Finally, a court may consult extrinsic evidence, which is “all evidence external to the patent and prosecution history, including expert and inventor testimony, dictionaries, and learned treatises.” Id. Extrinsic evidence guides the analysis of how “a person of ordinary skill in the art would understand claim terms.” Id. at 1319. But because extrinsic evidence is subject to bias and may not reflect the knowledge of a person of ordinary skill in the art at the time of the invention, courts “view[] extrinsic evidence in general as less reliable than the patent and its prosecution history in determining how to read claim terms.” Id. at 1318.

         2. Discussion

         A. “[Upwardly projecting] bead”

         Inline argues that the term “upwardly projecting” is self-explanatory and that the Court need only construe “bead.” (Docket No. 40 at 11). Lacerta argues that the Court should construe the term “upwardly projecting bead” in its entirety. The parties agree that the Court can consider these terms together. (Docket No. 38 at 3). The proposed constructions of the disputed claims are as follows:

CLAIMS
INLINE'S CONSTRUCTION
LACERTA'S CONSTRUCTION

'003 Patent, Claims 1, 2, 17, 19-21

'680 Patent, Claims 1, 2, 17

'640 Patent, Claim 5

An [upwardly projecting] raised molding formed on the upper peripheral edge of the base portion.

Raised portion of the upper peripheral edge that surrounds the outer edge of the outwardly extending peripheral flange.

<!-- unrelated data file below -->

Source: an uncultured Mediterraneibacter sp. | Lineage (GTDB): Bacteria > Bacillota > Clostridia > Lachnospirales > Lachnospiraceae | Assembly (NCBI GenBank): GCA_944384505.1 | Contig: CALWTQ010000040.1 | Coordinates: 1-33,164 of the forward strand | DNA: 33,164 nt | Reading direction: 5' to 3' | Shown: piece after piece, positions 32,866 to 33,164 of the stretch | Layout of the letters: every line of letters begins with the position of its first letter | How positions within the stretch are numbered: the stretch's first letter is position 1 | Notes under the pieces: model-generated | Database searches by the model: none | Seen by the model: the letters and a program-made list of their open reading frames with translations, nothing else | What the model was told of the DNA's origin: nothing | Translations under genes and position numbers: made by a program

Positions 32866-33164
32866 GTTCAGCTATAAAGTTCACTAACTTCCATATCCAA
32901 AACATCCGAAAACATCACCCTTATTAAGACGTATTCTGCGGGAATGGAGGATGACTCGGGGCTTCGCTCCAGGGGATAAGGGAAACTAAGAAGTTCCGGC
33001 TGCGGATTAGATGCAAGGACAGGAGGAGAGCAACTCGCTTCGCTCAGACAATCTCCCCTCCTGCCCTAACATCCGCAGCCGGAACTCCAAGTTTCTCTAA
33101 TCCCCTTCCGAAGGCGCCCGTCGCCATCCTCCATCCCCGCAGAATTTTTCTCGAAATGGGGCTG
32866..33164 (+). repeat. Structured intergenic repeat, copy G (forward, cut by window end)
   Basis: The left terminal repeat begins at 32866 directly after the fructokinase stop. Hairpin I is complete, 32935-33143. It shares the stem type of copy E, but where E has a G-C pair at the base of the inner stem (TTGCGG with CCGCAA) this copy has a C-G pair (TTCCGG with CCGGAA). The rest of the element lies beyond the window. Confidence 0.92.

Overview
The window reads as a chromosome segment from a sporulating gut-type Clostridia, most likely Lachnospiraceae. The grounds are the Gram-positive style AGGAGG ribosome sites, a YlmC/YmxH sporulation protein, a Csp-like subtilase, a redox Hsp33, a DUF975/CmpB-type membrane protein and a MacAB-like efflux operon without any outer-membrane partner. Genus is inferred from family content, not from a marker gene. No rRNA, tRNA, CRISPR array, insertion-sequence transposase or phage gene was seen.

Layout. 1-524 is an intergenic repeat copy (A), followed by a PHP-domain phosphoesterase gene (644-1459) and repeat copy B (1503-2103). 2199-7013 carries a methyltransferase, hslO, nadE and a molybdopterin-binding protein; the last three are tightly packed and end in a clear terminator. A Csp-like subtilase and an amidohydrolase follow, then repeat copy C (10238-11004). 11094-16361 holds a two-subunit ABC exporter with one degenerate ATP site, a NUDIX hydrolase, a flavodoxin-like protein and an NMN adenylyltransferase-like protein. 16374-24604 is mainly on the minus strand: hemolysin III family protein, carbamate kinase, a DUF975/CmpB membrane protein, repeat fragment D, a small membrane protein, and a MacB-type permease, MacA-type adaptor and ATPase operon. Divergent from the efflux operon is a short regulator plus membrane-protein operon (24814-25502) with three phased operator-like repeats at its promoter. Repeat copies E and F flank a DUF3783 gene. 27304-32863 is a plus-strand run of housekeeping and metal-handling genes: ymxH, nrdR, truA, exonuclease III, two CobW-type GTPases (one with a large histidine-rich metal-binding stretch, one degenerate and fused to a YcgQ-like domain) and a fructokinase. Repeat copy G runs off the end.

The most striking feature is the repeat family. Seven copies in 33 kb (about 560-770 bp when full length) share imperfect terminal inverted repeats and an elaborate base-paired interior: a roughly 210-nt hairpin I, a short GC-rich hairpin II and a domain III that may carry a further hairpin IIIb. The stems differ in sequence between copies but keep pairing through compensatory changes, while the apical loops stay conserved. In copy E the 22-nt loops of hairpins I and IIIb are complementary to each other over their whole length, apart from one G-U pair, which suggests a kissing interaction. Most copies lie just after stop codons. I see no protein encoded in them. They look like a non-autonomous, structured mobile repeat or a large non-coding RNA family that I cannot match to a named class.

(Image Omitted)

         There is no support for Inline's construction in the language of the claims.[6] The claims do not describe the bead as a molding; they only describe the bead as part of the upper peripheral edge of the base.

         There is some support in the claim language for Lacerta's construction. The claims of the '640 Patent describe the upwardly projecting bead as “extending substantially about the perimeter of the base portion and configured to substantially surround an edge of the outwardly extending peripheral flange of the cover portion to hinder access to the container when the container is closed.” '640 Patent col.12 l.24-29. The claims of the '003 and '680 Patents, however, do not mention surrounding the outer edge of the outwardly extending peripheral flange. They describe the upwardly projecting bead as “extending substantially about the perimeter of the base portion and configured to render the outwardly extending flange of the cover portion relatively inaccessible when the container is closed.” '003 Patent col.8 ll.59-63, col.10 l.5-9; '680 Patent col.10 ll.17-18, col.11 ll.54-55. Thus, some discrepancies exist within the claim language defining the “upwardly projecting bead.”

         The specifications provide guidance on how to resolve any ambiguity. All three refer to the upwardly projecting bead as “extend[ing] substantially about the perimeter of peripheral rim 22 and . . . positioned to surround the outer edge of flange 24 of cover portion 12 when container 10 is closed.” '003 Patent col.6 ll.1-5; '680 Patent col.6 ll.33-37; '640 Patent col.5 ll.38-42. Each specification also explains that this position “hinders, ” “physically impedes, ” or “physically blocks” “access . . . from fingers or any other object that might normally be used for leverage to pry cover portion 12 from base portion 14.” '003 Patent col.6 ll.5-13; '680 Patent col.6 ll.37-44; see also '003 Patent col.6 ll.55-57 (“The presence of bead 34 prevents unauthorized access to the contents of container 10 by making it difficult to pull cover portion 12 from base portion 14.”); '680 Patent col.7 ll.18-20 (same); '640 Patent col.5 ll.42-49 (same). In other words, consistent with Lacerta's proposed ...